In order for plastic packaging to become truly circular, it’s crucial that the sorting of post-consumer packaging is as efficient and consistent as possible. How can the industry make this happen? Professor Edward Kosior, CEO and co-founder of Nextek and NEXTLOOPP, tells us more.


Technology is a double-edged sword. Whilst we are increasingly capable of deploying innovative tech that positively shapes the future this needs to be countered with the knowledge that technology alone will not solve all our challenges. Staying ahead of the curve is, without doubt, an appealing principle but it should not blind us to simpler solutions that already exist to achieve immediate and cost-effective results. 

In this instance, I am referring to the raft of novel technologies now available to sort post-consumer plastic packaging. There appears to be some confusion around which technology will deliver the best results - my advice to decision-makers is to clarify what their end goal is for the packaging they are placing on the market.

Certainly, we all agree that nothing should be produced that does not have a pre-determined, sustainable lifecycle built-in. This is simple enough, although it does require a quantum shift from the old produce, use, and discard model. With this in mind, all packaging that is being produced needs to be embedded with an effective sorting mechanism that recyclers can readily and rapidly adapt to.

Simplifying plastics recycling to make it faster, cheaper, and better

Contrary to popular belief, achieving this does not require over-sophisticated technology - recyclers do not need screeds of data to inform them of the entire life journey of the product.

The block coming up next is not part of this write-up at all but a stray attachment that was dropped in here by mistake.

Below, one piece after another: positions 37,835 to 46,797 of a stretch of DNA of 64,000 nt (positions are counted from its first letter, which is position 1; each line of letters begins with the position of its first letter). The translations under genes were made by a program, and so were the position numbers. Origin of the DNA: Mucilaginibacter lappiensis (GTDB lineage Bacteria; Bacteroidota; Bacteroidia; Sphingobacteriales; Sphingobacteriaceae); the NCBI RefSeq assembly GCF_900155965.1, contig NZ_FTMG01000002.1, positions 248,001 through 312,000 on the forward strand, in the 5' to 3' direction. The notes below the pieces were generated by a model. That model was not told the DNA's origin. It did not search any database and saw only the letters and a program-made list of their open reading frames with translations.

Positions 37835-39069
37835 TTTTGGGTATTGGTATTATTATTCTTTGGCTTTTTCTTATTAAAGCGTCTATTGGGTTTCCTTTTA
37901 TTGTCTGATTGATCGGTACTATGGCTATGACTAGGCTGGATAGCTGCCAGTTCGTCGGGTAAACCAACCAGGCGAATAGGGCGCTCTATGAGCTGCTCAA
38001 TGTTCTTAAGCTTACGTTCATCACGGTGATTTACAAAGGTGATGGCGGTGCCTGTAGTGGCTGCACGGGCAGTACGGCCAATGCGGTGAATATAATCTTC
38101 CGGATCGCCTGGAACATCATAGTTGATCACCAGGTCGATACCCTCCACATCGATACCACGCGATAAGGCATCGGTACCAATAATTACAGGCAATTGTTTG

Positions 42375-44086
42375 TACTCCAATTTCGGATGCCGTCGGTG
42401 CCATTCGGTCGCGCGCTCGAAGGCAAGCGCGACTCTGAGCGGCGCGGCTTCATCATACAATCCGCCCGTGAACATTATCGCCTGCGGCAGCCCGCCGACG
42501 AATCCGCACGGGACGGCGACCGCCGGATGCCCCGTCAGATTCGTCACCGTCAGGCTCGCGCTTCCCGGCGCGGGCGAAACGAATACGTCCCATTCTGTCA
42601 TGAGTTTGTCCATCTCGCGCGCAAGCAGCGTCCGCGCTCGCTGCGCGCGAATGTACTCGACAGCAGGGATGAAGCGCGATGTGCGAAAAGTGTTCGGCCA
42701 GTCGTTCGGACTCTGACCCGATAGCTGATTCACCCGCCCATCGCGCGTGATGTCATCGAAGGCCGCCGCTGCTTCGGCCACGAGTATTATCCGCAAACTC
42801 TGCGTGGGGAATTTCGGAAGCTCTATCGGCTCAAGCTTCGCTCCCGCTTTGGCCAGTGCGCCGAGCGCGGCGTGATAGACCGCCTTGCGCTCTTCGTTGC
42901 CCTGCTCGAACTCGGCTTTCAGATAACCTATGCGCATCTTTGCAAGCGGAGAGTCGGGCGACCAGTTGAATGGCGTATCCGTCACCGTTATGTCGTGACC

First and foremost, recyclers must be able to sort packaging into single polymer fractions such as PET, HDPE, PP and LLDPE. The technology to achieve this is neither complex nor expensive, furthermore, it is plug-and-play ready and is complementary to existing NIR (Near Infrared) technology recyclers are already using. It can easily be adapted to most sorting facilities around the world to target those specific recycling streams.

The next priority is to sort these polymers into food and non-food packaging fractions. This urgently-needed step will have a considerable impact on boosting the supply of valuable recycled resins and provide an alternative to virgin plastics.

Simple sorting of plastics

So, if we are to focus on producing packaging that is truly easy and simple to recycle what is the primary area we need to address?

Pigments are possibly the most contentious yet easily reversible element of today’s packaging. Imagine defining product categories by the colour of their plastic containers instead of by a wide range of brand cues.

In this scenario, only a small range of colours would be acceptable – such as all food products contained in natural or white packaging, those brands in the non-food sector in pastel colours – thereby using smaller concentrations of pigments – and hazardous products in black plastic.

Sorting by transparent/pastel/black colouration of packaging is very simply achieved by the use of well-established, accurate and relatively low-cost automatic sorting technology using the visible light spectrum and cameras for detection.